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Hobbs v. State

Supreme Court of Montana

July 10, 2018

DENNIS JAY HOBBS, Petitioner and Appellant,
STATE OF MONTANA, Respondent and Appellee.

          Submitted on Briefs: April 11, 2018

          APPEAL FROM: District Court of the Twentieth Judicial District, In and For the County of Lake, Cause No. DV-17-88 Honorable James A. Manley, Presiding Judge.

          For Appellant: Dennis Jay Hobbs, self-represented, Boise, Idaho

          For Appellee: Timothy C. Fox, Montana Attorney General, C. Mark Fowler, Assistant Attorney General, Helena, Montana Steven Eschenbacher, Lake County Attorney, Polson, Montana



         ¶1 Pursuant to Section I, Paragraph 3(c) of our Internal Operating Rules, we decide this case by memorandum opinion, which shall not be cited and does not serve as precedent. In the opinion of the Court, the case presents a question controlled by settled law and by the clear application of applicable standards of review. The case title, cause number, and disposition shall be included in this Court's quarterly list of noncitable cases published in the Pacific Reporter and Montana Reports.

         ¶2 Dennis Jay Hobbs, appearing pro se, appeals the summary dismissal of his petition for postconviction relief by the Montana Twentieth Judicial District Court, Lake County. We affirm.

         ¶3 By plea agreement executed on June 26, 2014, which resolved two separate criminal proceedings, Hobbs pled guilty to two counts of sexual intercourse without consent (§ 45-5-503(1), MCA), stalking (§ 45-5-220, MCA), and witness tampering (§ 45-7-206, MCA). In exchange for Hobbs's guilty pleas, the State dismissed the charges of assault with a weapon (§ 45-5-213(1)(b), MCA) and solicitation (§ 45-4-101 and 45-5-102, MCA). The District Court further noted by hand on the agreement that the State withdrew its notice of intent to designate Hobbs as a persistent felony offender (§ 46-13-108, MCA). The District Court sentenced Hobbs to Montana State Prison (MSP) for 50 years on each count of sexual intercourse without consent, 5 years for stalking, 10 years for witness tampering, and ordered all terms to run concurrently. The court fined Hobbs $160, 000, which was a cumulative total on all counts, and suspended imposition of each fine.[1]

         ¶4 After this Court dismissed the appeals stemming from the two underlying prosecutions, [2] Hobbs filed a pro se petition for postconviction relief (PCR) and supporting memorandum on April 17, 2017, alleging violations of his constitutional rights to due process and effective assistance of counsel. Inter alia, Hobbs claimed the State breached its plea agreement promise to return firearms seized during the search of his home and vehicle to his father, Kayle Hobbs. Hobbs also argued that defense counsel knew the State had already handed over many of the seized weapons to agents of the Federal Bureau of Alcohol, Tobacco and Firearms (ATF), but nevertheless induced him to accept the plea agreement.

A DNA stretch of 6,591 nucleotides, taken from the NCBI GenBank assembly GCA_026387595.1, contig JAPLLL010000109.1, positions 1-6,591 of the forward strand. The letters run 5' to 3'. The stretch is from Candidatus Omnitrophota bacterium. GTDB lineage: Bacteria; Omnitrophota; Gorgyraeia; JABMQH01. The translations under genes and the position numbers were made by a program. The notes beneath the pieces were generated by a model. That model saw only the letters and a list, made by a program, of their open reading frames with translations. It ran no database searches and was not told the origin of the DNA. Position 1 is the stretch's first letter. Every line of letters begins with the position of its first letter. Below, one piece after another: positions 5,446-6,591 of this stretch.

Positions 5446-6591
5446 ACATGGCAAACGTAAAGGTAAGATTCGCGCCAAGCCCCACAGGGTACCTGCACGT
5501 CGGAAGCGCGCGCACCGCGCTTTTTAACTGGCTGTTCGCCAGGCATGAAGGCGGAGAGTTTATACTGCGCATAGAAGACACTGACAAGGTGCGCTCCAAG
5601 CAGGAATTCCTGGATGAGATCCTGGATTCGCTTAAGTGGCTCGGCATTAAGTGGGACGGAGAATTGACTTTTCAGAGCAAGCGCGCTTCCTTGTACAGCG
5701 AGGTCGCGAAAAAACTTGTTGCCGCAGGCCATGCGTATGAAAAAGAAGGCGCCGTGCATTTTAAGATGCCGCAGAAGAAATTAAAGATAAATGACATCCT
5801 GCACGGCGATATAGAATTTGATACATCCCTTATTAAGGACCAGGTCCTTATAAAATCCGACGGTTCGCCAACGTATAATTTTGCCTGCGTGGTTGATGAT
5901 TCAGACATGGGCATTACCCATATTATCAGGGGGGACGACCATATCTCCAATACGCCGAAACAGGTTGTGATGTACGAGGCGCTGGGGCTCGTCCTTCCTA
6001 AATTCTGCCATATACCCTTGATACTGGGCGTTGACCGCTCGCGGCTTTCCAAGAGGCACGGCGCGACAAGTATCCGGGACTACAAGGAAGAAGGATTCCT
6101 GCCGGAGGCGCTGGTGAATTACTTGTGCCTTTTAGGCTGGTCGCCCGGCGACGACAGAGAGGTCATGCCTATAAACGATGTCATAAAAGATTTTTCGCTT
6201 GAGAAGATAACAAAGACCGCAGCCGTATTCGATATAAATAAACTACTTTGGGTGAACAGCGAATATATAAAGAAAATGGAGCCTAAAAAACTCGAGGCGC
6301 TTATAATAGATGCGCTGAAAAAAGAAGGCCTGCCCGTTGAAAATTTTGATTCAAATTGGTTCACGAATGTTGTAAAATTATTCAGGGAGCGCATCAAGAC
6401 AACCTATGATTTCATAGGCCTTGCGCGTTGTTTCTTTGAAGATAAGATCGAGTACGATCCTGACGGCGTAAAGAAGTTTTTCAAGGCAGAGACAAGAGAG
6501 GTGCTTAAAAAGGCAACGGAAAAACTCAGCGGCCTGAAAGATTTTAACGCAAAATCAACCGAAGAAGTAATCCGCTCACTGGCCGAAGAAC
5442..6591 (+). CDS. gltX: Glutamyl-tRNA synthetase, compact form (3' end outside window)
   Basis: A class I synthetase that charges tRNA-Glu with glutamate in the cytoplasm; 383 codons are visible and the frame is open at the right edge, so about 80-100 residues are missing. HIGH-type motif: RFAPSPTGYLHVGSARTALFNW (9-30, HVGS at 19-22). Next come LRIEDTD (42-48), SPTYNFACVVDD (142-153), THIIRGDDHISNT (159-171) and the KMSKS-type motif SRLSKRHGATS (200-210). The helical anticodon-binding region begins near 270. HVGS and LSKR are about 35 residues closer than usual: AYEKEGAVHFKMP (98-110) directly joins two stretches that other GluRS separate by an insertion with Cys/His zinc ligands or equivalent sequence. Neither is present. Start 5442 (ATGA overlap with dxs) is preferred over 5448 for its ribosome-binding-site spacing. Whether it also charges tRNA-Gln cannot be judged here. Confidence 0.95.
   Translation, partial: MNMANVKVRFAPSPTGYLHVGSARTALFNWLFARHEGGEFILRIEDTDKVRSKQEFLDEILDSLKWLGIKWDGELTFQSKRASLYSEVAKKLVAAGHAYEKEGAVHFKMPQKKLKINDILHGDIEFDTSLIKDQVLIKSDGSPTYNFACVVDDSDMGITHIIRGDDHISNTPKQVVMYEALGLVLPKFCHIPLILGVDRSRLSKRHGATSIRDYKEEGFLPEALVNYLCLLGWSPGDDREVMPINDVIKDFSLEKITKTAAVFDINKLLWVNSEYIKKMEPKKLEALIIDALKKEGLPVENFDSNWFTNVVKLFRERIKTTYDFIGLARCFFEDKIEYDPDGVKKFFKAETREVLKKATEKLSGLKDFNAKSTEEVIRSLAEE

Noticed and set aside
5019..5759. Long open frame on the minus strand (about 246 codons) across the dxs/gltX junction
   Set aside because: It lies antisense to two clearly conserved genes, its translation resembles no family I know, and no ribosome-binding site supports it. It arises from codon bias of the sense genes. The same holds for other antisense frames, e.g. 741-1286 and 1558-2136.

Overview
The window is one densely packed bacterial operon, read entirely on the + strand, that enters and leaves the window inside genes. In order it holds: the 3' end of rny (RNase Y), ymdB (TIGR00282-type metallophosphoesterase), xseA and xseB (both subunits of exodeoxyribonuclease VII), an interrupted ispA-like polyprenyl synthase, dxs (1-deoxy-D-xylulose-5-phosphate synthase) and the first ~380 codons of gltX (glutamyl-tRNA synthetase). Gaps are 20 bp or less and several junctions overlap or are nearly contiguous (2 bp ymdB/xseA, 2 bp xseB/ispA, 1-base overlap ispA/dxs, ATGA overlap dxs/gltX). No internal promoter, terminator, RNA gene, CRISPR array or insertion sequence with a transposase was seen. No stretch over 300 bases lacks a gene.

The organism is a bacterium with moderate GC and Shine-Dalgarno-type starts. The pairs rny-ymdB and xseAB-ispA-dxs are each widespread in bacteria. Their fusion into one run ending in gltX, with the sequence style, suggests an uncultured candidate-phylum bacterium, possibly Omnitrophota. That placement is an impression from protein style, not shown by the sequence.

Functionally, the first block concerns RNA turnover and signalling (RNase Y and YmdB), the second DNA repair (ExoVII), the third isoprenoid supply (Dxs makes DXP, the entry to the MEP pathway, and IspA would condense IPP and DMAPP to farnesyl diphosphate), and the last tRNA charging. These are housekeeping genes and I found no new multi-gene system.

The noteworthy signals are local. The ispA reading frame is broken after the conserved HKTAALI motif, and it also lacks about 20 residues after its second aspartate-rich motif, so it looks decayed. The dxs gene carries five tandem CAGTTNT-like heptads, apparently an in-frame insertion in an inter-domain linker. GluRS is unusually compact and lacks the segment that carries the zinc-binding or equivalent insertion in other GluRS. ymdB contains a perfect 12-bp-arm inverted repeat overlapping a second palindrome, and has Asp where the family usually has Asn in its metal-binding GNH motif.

¶5 The District Court declined to forward Hobbs's petition to the Lake County Attorney or Montana Attorney General for response. Instead, the court summarily dismissed the PCR petition on April 18, 2017, on the grounds that the record, petition, and attachments failed to demonstrate any basis for Hobbs's allegations.

         ¶6 A PCR petition must "identify all facts supporting the grounds for relief set forth in the petition and have attached affidavits, records, or other evidence establishing the existence of those facts." Section 46-21-104(1)(c), MCA. A district court may dismiss a PCR petition without holding an evidentiary hearing if the petition fails to satisfy the procedural threshold set forth in § 46-21-104(1)(c), MCA. Hamilton v. State, 2010 MT 25, ¶ 10, 355 Mont. 133, 226 P.3d 588. Additionally, a district court may dismiss a PCR petition without ordering a response if the petition, files, and records "conclusively show that the petitioner is not entitled to relief." Section 46-21-201(1)(a), MCA. This Court reviews a district court's denial of a PCR petition to determine whether the court's findings of fact are clearly erroneous and whether its conclusions of law are correct. Robinson v. State, 2010 MT 108, ¶ 10, 356 Mont. 282, 232 P.3d 403.

         ¶7 On appeal, Hobbs restates his arguments before the District Court that the State breached the plea agreement and his attorney provided ineffective assistance. To bolster his claims, Hobbs attached to his pleading copies of property receipts from the Lake County Sheriff's Office listing the guns, rifles, and ammunition seized by law enforcement from his home and vehicle; correspondence from ATF and the Lake County Sheriff's Office; an inventory of weapons and ammunition seized by ATF; an affidavit prepared by his father, Kayle Hobbs; and a list of weapons returned by the State to Kayle Hobbs. Hobbs also attached copies of his ex parte correspondence with the District Court and the U.S. Department of Justice regarding the firearms in ATF possession.

         ¶8 The gravamen of Hobbs's appeal is that the State violated condition #10 of the plea agreement, which states:

The Defendant shall identify, in writing, what property belongs to his father among the items seized by the State pursuant to the search warrants executed in these matters. The State agrees to promptly return evidence belonging to the Defendant's father that has no evidentiary value in these matters, and evidence belonging to the Defendant's father that may have an evidentiary value will be returned to the Defendant's father ...

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